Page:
After a somewhat awkward incident of an acquaintance thinking I’d borrowed his copy of The Tennis Partner almost ten years ago and never returned it, I decided to take it as a sign and actually read the book. (I got it from the library, however.)
Having read Cutting for Stone last year, I already knew Verghese as a talented writer and a medical doctor in his daily life.The books are, of course, very different. While Cutting for Stone is a novel, The Tennis Partner is the true story of Verghese’s friendship with another doctor named David Smith.
In the mid-1990s, Verghese and his family move to El Paso, Texas where he works in internal medicine. I found the setting of El Paso, a city I’m entirely unfamiliar with, to be fascinating. A town bordering Mexico, Verghese manages to show us a city both beautiful and dangerous. Barren but with hidden corners of bounty. Verghese’s work introduces him to many victims of AIDS and drug abuse but he doesn’t immediately recognize his colleague as a drug user.
Smith and Verghese are drawn together by a love of tennis. Smith, an Australian, travelled on the pro circuit while Verghese has simply had a life long obsession with the sport. They find that they make good partners on the court and a friendship springs up. While Verghese navigates through a divorce from his wife, Smith gradually reveals his past addiction and how he has had to start over. While clean at the beginning of the book, it’s clear that there are unresolved issues for Smith, particularly in his relationships with women.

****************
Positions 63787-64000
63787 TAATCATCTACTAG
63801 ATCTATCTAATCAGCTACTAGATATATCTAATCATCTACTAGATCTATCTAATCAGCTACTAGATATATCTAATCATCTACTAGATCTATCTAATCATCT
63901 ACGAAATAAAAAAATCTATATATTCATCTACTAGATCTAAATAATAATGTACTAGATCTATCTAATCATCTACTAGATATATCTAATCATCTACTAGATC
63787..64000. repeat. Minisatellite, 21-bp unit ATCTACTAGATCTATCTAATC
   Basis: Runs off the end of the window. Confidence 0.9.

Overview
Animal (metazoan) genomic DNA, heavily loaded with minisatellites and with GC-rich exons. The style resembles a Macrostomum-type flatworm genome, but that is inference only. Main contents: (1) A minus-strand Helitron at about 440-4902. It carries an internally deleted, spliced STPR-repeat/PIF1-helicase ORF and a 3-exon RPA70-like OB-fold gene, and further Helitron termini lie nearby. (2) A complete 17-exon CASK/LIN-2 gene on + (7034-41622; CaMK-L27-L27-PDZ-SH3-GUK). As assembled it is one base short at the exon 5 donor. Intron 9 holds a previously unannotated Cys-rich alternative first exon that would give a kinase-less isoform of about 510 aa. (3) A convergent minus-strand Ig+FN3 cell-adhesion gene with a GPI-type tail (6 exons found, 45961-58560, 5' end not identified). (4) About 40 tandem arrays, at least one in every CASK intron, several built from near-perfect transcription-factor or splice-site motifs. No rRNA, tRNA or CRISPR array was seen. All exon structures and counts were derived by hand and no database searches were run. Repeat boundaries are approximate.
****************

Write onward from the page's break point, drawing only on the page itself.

As close as the two men become, Verghese is always slightly removed from Smith’s inner life, often not knowing exactly what’s happening to his friend. At times he seems to have a sort of willful blindness, though it’s not hard to sympathize with someone who wants to see the best in a person he cares about. Verghese is extremely knowledgeable about the mechanics of addiction and drug use, as demonstrated by his work with his patients, and yet baffled by the mental struggle behind addiction. In fact, he comes across rather callously in one section, after Smith has returned from rehab. At times, it seems that Verghese’s concern is more with losing his tennis partner than with what’s best for his friend.
Overall though, the book is a moving and intimate portrayal of medical work and friendship. As with Cutting for Stone, I found that sometimes the medical descriptions delved too deep and, while interesting, left me feeling nauseous. Perhaps readers with stronger stomachs will do better. In a similar manner, there is a lot of detail about tennis in the book. As someone who has never held a tennis racquet in my life, I just didn’t care and found myself skipping over many of these sections, which didn’t detract from the story itself.